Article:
A few dozen students from some of the nation’s top law schools received a distressing e-mail last Friday from Dewey & LeBoeuf. The law firm’s 2012 summer internship program, which would have paid the students more than $3,000 a week, was being canceled.
On Monday, about 50 former Dewey partners opened their in-boxes to find a poignant note. A fellow former partner said he was starting an assistance fund for Dewey staff and junior lawyers who might find themselves unemployed.
The same day, Dewey’s remaining partners received a grim dispatch from the firm’s leadership. Given Dewey’s state, management encouraged them to look for new jobs.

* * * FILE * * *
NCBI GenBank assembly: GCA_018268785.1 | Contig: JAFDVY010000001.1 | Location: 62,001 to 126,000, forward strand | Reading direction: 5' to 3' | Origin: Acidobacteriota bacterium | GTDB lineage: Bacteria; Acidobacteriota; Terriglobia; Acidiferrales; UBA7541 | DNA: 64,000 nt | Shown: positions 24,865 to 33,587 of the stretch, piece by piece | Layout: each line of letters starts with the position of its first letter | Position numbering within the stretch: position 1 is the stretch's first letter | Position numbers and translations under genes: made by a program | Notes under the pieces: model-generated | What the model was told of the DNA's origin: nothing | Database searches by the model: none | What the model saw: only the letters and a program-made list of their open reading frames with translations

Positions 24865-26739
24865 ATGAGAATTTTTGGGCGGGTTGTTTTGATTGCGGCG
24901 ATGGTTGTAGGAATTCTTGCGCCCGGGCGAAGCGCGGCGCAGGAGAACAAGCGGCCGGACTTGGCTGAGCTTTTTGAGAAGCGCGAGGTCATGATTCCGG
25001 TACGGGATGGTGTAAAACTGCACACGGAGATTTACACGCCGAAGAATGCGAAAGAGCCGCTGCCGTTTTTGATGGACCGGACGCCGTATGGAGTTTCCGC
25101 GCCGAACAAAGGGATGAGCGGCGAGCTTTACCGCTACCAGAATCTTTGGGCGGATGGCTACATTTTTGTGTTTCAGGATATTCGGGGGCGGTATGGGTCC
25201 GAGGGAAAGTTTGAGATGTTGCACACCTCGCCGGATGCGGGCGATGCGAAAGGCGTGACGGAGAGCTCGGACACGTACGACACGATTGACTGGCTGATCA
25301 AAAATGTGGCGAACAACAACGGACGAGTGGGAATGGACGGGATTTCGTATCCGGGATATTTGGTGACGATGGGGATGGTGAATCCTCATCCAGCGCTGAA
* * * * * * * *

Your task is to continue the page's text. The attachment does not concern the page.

These are dark days for Dewey & LeBoeuf, the New York law firm on the brink of collapse amid a partner exodus. Forged by a 2007 merger, it had set its sights on quickly becoming a global powerhouse in corporate law, employing more than 1,300 lawyers in 26 offices across the globe at its peak. Now the firm is teetering under the weight of too much debt and outsize pay guarantees made to its star lawyers.
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